Rebooting the venerable Nokia smartphone brand has not been a rush job for HMD Global, the Foxconn-backed company set up for the purpose of licensing the Nokia name to try to revive the brand’s fortunes on smartphones.

But after starting with basic and mid-tier smartphones, it’s finally outted a flagship Android handset, called the Nokia 8, which it will be hoping can put some dents in Samsung’s high end. And/or pull consumers away from Huawei’s flagships handsets — or indeed the swathe of Chinese OEMs surging up the smartphone market share ranks.

With the Nokia 8, HMD is putting its flagship focus on content creators wanting to livestream video for their social feeds.

Competition in the Android OEM space has been fierce for years and there’s no signs of any slack appearing so HDM faces a steep challenge to make any kind of dent here. But at least it now has an iron in the fire. As analyst CCS Insight notes, the handset will be “hugely important in getting Nokia-branded smartphones back on the mobile phone map”.

Specs wise, the Nokia 8 runs the latest version of Android (Nougat 7.1.1) — which HMD is touting as a “pure Android experience”, akin to Google’s Pixel handsets. (There’s a not-so-gentle irony there, given Nokia’s history in smartphones. But clearly HMD is going full in on Android.)

On the hardware front, there’s a top end Qualcomm Snapdragon 835 processor, plus 4GB of RAM and 64GB of internal memory (expandable thanks to a MicroSD card slot). While the 5.3 inch ultra HD resolution display puts it on the verge of phablet territory — and squarely within the current smartphone screen size sweet spot.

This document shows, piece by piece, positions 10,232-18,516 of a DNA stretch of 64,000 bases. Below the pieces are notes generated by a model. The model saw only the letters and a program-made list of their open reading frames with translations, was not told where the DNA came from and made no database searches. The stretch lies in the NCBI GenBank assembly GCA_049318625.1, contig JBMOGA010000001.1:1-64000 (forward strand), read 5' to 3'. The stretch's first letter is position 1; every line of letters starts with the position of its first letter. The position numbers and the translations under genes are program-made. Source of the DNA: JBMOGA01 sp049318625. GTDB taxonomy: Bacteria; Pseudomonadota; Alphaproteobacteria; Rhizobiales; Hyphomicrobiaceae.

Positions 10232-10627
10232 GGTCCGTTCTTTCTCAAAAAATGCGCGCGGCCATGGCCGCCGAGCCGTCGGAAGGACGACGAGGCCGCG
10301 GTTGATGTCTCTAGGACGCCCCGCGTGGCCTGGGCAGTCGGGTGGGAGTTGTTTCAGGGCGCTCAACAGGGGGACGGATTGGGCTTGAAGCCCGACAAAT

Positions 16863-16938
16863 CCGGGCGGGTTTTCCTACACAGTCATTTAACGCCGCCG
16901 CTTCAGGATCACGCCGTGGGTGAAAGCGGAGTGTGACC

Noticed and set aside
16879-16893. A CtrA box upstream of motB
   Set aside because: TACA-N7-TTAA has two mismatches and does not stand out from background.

Also on board: dual rear cameras, both 13MP (one color, one B&W), and a 13MP front facing lens — all with f/2.0; using Zeiss optics; and with support for 4K video.

The flagship camera feature — and really phone feature too — is the ability to livestream video from both front and back cameras simultaneously.

HMD is trying to coin a hashtaggable word to describe this: “bothie” (as opposed to a selfie)…

Hello #Bothie! The world’s first smartphone to broadcast live with both cameras simultaneously. Meet the #Nokia8. pic.twitter.com/nMLl8h6YZe

— Nokia Mobile (@nokiamobile) August 16, 2017

This split screen camera feature can also be used for photos — so they’ve basically reinvented Frontback. Well done.

“Content creators can natively broadcast their unique #Bothie stories to social media through the Dual-Sight functionality located within the camera app. Fans can also enjoy unlimitedphoto [<16MB in size] and video uploads to Google Photos,” HMD writes.